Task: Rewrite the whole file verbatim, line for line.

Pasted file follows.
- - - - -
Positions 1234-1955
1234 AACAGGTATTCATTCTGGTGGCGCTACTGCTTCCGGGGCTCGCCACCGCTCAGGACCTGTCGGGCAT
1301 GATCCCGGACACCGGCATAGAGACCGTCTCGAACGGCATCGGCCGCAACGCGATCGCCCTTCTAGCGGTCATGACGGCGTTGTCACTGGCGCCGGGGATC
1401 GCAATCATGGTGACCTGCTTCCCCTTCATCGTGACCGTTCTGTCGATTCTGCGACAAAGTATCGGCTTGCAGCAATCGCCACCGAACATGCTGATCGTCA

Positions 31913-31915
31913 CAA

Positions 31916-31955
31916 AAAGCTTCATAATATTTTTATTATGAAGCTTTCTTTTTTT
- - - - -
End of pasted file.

Positions 1234-1955
1234 AACAGGTATTCATTCTGGTGGCGCTACTGCTTCCGGGGCTCGCCACCGCTCAGGACCTGTCGGGCAT
1301 GATCCCGGACACCGGCATAGAGACCGTCTCGAACGGCATCGGCCGCAACGCGATCGCCCTTCTAGCGGTCATGACGGCGTTGTCACTGGCGCCGGGGATC
1401 GCAATCATGGTGACCTGCTTCCCCTTCATCGTGACCGTTCTGTCGATTCTGCGACAAAGTATCGGCTTGCAGCAATCGCCACCGAACATGCTGATCGTCA

Positions 31913-31915
31913 CAA

Positions 31916-31955
31916 AAAGCTTCATAATATTTTTATTATGAAGCTTTCTTTTTTT